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given to secure a note of $7,120 and interest, a trial amendment alleging that one of the deeds was given, not only as further security for such indebtedness, but also to secure a payment to the grantee of a further sum of $1,500 alleged to have been paid by the grantee to C., did not in any degree detract from the effect of complainants' original claim that the property was conveyed to the grantee to hold as security for the $7,120 note and interest.

[Ed. Note.-For cases in point, see vol. 19, Cent. Dig. Equity, $ 567.] 3. ACTION-JOINDER.

Where property belonging to W., and other property belonging to another, from whom plaintiff held an absolute power of attorney, was conveyed by separate absolute deeds to secure a single indebtedness from W. to the grantee, the latter not being compelled to accept a partial payment of his claim or to make a partial surrender of his securities, a single suit was maintainable to have all the conveyances declared to operate as mortgages, and for redemption. 4. MORTGAGES-ACTION TO REDEEN-PARTIES.

Where plaintiff and another, from whom he held an absolute power of attorney, conveyed property owned by them in severalty, by absolute deeds to secure plaintiff's debt to the grantee, plaintiff and his principal were entitled to join as parties plaintiff in a suit to have such conveyances declared mortgages and for redemption, notwithstanding Code Cir. Proc. $ 347, proviiling that if there is more than one mortgagor or person claiming under him, some of wliom are not entitled to maintain an action to redeem, any one of them who is entitled to maintain such action may redeem a divided or individed part of the mortgaged premises, according to his interest, etc.

[Ed. Note.For cases in point, see vol. 35, Cent. Dig. Mortgages, $8 1825-1832.] :). SAME-REVIEW-PRESUMPTION-EVIDENCE.

The rule that a deed absolute in form is presumed to be an absolute conveyance does not require that the evidence in the record, on appeal from a decree declaring certain absolute conveyances to be mortgages, must be entirely plain and convincing to the appellate court in order that the decree should be sustained. 6. ESCROWS-AGREEMENTS--MEMORANDUM.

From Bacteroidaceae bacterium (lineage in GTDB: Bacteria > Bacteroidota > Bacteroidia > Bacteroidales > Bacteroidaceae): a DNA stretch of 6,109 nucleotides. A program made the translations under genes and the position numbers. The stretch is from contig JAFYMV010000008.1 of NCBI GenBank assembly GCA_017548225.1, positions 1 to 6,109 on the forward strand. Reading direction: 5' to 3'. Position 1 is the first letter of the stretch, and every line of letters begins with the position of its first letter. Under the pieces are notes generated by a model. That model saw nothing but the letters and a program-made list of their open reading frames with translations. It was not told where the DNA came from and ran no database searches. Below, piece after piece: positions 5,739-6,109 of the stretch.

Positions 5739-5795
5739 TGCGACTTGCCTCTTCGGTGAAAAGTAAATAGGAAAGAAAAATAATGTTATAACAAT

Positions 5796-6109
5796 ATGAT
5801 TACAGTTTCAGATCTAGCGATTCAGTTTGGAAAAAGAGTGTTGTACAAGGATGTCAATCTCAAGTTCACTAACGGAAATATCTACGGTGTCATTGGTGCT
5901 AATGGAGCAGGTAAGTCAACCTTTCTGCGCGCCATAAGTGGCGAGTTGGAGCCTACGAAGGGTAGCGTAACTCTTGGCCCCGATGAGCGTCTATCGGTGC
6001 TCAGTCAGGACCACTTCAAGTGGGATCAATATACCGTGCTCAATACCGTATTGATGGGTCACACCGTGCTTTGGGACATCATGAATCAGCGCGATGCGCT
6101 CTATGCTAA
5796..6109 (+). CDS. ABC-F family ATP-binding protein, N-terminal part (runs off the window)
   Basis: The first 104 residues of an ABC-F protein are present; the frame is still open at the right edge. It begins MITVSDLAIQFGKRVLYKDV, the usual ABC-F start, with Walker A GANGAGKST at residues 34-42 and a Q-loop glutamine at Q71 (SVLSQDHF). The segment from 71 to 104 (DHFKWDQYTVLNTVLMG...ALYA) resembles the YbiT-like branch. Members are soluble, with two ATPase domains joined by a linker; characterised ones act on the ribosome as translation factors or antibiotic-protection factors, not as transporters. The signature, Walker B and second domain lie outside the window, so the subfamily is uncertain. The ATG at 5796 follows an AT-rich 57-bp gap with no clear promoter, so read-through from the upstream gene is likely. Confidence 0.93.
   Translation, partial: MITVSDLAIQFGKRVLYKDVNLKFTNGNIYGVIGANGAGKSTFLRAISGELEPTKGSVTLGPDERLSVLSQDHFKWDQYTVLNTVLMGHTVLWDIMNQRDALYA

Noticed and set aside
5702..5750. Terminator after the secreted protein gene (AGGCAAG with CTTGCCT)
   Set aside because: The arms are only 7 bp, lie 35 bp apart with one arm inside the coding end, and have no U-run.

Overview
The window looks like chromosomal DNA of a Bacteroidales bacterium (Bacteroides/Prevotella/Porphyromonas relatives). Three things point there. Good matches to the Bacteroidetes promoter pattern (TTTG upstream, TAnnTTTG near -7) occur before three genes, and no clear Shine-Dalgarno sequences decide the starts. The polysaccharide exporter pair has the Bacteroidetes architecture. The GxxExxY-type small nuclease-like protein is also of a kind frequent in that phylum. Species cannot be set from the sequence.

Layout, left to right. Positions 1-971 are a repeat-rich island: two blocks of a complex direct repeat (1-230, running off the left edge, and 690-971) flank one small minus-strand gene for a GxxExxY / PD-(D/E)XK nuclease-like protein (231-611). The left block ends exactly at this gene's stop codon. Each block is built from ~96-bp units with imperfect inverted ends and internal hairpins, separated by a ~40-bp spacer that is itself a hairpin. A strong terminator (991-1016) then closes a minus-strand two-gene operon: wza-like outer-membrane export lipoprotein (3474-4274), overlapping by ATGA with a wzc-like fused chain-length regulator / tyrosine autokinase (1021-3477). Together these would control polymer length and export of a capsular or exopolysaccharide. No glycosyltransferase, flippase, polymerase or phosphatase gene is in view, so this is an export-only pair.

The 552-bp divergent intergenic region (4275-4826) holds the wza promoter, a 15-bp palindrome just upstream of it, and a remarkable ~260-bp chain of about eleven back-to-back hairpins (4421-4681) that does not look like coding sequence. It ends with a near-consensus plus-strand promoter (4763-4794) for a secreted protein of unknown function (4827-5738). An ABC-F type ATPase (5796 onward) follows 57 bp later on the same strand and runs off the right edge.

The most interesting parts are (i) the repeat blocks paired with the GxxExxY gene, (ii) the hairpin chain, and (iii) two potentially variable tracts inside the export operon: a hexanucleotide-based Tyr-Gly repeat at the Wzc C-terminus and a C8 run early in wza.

In unsigned memorandum in the handwriting of the grantee, found among his personal effects after his death, wrapped about a quitclaim deed of certain property from himself and his wife to his grantor, and apparently designed to accompany a deposit of the deed in escrow and to serve as a memorandum of the terms and conditions on which it was to be delivered, which memorandum had never been brought to the attention of the grantees in the quitclaim deed and to which no assent had been given was ineffective as a written contract establishing the terms on which the property had been conveyed to decedent and was to be held by him.

[Ed. Note.-For cases in point, see vol. 19, Cent. Dig. Escrows, SS 1-3.) 7. WITNESSES—TRANSACTION WITH DECEASED PERSON-STATUTES-CONSTRUCTION.

Code Civ. Proc. $ 1880, provides that parties or assignors of parties to an action or proceeding against an executor or administrator on a claim or demand against the estate of a deceased person, cannot testify as to any fact occurring before the death of such deceased person. Held, that such section related only to actions on such claims against the decedent as might have been enforced against him in his lifetime by a personal action for the recovery of money, and on which a money judgment could have been recovered, and did not apply to a suit against a decedent's executrix to have

certain absolute conveyances to him declared to operate as mortgages, and for a redemption.

[Ed. Note.-For cases in point, see vol. 50, Cent. Dig. Witnesses, $ 572.] 8. MORTGAGES-MORTGAGEE IN POSSESSIONADVERSE POSSESSION.

Code Civ. Proc. § 346, declares that an action to redeem a mortgage of real property may be brought against the mortgagee in possession at any time unless the mortgagee has maintained adverse possession of the mortgaged premises for five years after breach of condition. Held, that, so long as a mortgagee in possession hold by the consent of the mortgagor and by virtue of his agreement to apply the rents and profits to the indebtedness, his holding was not adverse. 9. SAME--DUTIES OF MORTGAGEE.